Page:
Monday, December 29, 2014

Connected Vehicles @ CES

Check out the full article at Bloomberg. Microvision will be at CES in private suites.
Microvision will be providing an excellent solution to automakers for delivering information to drivers. are among the main attractions at the International CES that opens Jan. 6 featuring vehicles with touchscreen dashboards and others controlled by smartwatches. Fields is making a triumphant return as Ford’s chief executive officer, where he’ll deliver a speech about the dawn of the connected-car era. Daimler AG CEO Dieter Zetsche will be there, too, discussing the latest concept of a self-driving Mercedes-Benz. They join a record 10 automakers showing their wares on an exhibit space the size of three football fields. 
“CES has become a major launch point for a lot of the big automakers,” said Mark Boyadjis, technology analyst for researcher IHS in Minnetonka, Minnesota. “CES is a way for them to get on a global stage for technology.” 
Photographer: Jeff Kowalsky/Bloomberg
Mark Fields, President and Chief Executive Officer of Ford Motor Co.

Industry Trend 

Ford is not alone. This year, Volkswagen AG makes its debut at the show that also includes Toyota Motor Corp. (7203), General Motors Co., Hyundai Motor Co., Mazda Motor Corp., Audi, BMW and FCA US LLC, formerly known as Chrysler Group LLC. 
Bayerische Motoren Werke AG’s BMW, in its second year at CES, has a sprawling exhibit that includes a fleet of more than 100 cars and covers 57,475 square feet (5,300 square meters) of space just outside the Las Vegas Convention Center. Visteon Corp. (VC), a supplier of technology to car cockpits, doubled the size of its display, a gleaming silver and orange structure that houses three demonstrator vehicles and four private offices.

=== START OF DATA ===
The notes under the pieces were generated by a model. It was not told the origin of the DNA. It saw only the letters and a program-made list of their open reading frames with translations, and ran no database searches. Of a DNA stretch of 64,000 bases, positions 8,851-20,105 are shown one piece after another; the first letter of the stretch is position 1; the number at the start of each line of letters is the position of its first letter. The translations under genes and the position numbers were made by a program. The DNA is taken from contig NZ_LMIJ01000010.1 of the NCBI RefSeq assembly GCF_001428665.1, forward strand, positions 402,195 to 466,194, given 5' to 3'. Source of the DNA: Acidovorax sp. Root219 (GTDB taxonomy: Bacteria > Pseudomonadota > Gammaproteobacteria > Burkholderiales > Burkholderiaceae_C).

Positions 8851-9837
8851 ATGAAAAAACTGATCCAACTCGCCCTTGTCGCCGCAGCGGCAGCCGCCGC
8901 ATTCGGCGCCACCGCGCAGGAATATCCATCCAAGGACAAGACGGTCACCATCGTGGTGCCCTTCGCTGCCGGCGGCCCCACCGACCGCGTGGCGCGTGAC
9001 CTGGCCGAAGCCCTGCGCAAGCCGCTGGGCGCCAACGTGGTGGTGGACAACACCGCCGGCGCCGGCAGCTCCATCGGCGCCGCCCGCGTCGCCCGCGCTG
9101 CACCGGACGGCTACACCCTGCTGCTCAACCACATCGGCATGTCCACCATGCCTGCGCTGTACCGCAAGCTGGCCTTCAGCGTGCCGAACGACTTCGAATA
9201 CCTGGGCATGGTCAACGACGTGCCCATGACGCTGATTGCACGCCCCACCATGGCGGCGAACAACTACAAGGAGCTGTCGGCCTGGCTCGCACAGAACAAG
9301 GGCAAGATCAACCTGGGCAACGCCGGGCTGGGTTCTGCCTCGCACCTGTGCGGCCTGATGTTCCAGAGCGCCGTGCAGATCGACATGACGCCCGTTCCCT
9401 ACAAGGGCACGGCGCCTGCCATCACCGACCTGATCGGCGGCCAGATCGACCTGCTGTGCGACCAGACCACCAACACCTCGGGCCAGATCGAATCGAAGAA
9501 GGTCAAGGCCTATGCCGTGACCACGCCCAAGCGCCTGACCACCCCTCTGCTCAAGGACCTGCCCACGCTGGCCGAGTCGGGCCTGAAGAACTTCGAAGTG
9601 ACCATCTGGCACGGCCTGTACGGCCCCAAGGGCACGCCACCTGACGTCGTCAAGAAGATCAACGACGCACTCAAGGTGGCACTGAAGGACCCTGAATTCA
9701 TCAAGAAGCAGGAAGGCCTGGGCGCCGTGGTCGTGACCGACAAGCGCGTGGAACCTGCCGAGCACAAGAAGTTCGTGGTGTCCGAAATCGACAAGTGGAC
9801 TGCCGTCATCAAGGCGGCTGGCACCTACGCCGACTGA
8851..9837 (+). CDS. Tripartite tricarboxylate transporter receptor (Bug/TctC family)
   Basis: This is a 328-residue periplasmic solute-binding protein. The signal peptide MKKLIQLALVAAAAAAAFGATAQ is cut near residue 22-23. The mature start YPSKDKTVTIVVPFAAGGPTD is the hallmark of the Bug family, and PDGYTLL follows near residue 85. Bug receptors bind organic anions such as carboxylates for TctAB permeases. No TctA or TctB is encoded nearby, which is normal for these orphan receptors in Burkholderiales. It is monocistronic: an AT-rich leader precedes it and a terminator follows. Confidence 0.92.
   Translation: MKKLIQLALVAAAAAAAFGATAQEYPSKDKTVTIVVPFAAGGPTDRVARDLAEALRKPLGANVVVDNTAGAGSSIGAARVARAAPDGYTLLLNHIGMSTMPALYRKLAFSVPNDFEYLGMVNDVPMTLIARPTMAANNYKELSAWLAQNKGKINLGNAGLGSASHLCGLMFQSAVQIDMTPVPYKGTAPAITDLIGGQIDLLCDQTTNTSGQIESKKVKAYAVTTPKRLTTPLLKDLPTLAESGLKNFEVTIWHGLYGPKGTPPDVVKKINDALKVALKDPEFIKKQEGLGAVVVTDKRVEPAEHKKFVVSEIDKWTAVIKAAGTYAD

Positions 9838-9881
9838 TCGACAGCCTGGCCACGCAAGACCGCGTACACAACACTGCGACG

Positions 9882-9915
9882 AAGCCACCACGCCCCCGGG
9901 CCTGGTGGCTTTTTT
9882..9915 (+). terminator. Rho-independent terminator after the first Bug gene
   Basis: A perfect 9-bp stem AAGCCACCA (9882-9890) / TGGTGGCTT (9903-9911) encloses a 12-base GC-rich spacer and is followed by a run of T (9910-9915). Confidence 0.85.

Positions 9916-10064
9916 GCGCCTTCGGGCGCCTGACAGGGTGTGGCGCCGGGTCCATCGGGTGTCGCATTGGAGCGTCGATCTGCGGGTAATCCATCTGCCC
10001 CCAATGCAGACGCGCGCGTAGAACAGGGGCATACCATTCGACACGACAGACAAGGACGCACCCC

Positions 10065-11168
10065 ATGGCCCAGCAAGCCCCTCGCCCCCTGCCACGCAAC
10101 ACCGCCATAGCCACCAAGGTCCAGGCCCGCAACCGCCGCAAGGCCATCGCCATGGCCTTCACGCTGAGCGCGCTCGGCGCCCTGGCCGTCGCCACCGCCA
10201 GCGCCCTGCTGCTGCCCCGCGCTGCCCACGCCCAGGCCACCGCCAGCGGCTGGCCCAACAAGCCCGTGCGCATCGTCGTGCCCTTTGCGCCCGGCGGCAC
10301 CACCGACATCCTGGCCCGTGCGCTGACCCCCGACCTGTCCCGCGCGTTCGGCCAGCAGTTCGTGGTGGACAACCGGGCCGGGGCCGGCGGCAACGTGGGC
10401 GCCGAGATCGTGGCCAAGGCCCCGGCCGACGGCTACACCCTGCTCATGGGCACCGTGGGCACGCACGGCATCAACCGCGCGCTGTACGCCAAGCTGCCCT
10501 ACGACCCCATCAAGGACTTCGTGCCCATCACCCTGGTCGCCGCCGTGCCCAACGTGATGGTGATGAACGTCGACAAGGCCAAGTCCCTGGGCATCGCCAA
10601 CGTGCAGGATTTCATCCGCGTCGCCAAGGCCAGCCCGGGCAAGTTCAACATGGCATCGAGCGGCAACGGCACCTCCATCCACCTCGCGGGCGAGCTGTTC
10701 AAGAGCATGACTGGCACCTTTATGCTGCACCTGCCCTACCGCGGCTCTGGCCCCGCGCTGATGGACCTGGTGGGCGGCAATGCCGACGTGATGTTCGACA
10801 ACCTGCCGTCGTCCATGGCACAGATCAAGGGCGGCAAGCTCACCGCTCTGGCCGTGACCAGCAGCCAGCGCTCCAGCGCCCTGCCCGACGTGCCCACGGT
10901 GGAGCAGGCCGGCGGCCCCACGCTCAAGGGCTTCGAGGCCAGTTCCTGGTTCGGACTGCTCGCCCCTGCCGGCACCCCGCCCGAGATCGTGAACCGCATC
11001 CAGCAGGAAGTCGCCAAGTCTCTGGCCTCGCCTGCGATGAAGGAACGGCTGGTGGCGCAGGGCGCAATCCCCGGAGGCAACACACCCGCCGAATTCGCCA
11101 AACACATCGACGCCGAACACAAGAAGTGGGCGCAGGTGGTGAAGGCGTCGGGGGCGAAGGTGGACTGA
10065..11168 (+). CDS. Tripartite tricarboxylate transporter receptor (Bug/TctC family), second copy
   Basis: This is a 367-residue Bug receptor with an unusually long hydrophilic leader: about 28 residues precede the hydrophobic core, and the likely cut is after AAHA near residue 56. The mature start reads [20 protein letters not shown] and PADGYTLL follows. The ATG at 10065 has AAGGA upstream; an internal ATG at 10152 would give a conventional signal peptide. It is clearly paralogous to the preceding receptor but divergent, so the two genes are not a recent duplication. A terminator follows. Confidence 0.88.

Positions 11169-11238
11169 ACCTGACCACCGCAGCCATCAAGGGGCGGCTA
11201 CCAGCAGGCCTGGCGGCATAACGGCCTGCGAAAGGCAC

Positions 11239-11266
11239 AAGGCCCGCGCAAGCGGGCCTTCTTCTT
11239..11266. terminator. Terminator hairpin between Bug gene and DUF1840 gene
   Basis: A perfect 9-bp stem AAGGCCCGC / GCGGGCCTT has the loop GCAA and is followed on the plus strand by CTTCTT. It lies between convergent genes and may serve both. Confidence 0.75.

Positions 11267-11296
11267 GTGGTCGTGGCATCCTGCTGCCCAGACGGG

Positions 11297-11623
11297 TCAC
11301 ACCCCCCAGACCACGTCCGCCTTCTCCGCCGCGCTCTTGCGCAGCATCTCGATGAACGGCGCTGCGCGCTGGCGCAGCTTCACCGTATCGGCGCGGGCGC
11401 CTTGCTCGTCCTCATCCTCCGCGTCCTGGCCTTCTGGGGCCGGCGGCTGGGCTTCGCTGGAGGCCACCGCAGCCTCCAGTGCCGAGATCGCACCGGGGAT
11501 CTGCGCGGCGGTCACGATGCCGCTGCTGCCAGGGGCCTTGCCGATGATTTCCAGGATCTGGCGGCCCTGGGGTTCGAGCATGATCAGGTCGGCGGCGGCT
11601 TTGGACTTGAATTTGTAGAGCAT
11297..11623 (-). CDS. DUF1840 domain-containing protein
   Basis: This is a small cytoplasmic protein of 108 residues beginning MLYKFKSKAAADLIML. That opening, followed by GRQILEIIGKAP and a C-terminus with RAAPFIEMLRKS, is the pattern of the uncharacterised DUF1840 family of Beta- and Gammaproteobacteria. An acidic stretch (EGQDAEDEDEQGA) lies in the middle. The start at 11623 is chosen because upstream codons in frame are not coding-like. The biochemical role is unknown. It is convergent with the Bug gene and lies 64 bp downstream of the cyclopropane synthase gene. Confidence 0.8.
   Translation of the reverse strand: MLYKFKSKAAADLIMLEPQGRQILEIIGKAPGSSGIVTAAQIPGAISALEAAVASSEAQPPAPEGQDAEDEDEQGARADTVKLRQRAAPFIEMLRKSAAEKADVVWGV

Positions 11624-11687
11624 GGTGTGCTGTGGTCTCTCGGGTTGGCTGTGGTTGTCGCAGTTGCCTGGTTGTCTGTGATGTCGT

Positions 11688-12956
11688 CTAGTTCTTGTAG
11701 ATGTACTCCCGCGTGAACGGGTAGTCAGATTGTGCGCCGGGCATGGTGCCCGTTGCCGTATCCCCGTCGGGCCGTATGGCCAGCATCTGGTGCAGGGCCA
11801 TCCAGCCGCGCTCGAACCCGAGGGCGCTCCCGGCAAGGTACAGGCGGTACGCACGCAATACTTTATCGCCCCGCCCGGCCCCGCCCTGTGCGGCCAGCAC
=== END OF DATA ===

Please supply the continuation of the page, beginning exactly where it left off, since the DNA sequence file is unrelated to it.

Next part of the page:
The amount of exhibit space at CES dedicated to car technologies has almost doubled over the last five years to 165,000 square feet, according to Tara Dunion, a spokeswoman for the show. 
“When you look at who’s coming, with Mark Fields and Dieter Zetsche and all of us, it has become an auto show,” Tim Leuliette, Visteon’s CEO, said in an interview. “It’s reflective of the vehicle becoming a mobile device. Welcome to the new world.” 

Competing on Computing 

Drivers are demanding their cars keep them constantly connected like a smartphone on wheels. In-vehicle technology is the top selling point for 39 percent of car buyers, more than twice the 14 percent who care most about horsepower and handling, according to a survey last year from the Accenture consulting firm. The number of cars connected to the Internet worldwide will grow more than fourfold to 152 million by 2020 from 36 million today, according to IHS. 

Traditional Tech 

Even traditional technology exhibitors are getting on the automotive bandwagon. Nvidia Corp. (NVDA), a Santa Clara, California-based chipmaker for video games and personal computers, has converted three-quarters of its stand this year to automotive, including displaying a new roadster and an electric supercar. 
“Two years ago, our booth would have been filled with PCs and people playing video games,” said Danny Shapiro, senior director of Nvidia’s automotive business unit, which supplies processors to Audi, BMW and Tesla Motors Inc. “This year we made a strategic decision to shift the focus of the booth on automotive and de-prioritize some of the other things.” 
It’s a shift driven by dollars. The Consumer Electronics Association forecasts factory-installed vehicle technologies will increase 3 percent in 2015 to $11.3 billion. Nearly one-third of U.S. households now own a vehicle equipped with an electronic infotainment system, according to CEA. 
Many of those systems get their start in Vegas. CES, despite its setting on the Vegas Strip, has less glitz and more substance than typical auto shows, said Visteon’s Leuliette, who is booked solid with prospect meetings next week. 
“The Detroit auto show is a social event,” Leuliette said. “We’re making decisions in Vegas.” 

Closed-Door Meetings 

Typical of high rollers in Vegas, the big deals go down in private hotel suites far from the convention floor. In those closed-door meetings, technology suppliers show off their most futuristic wares to automakers intent on keeping the deals secret until the high-tech feature is ready for the road. 
To contact the reporter on this story: Keith Naughton in Dearborn, Michigan, at

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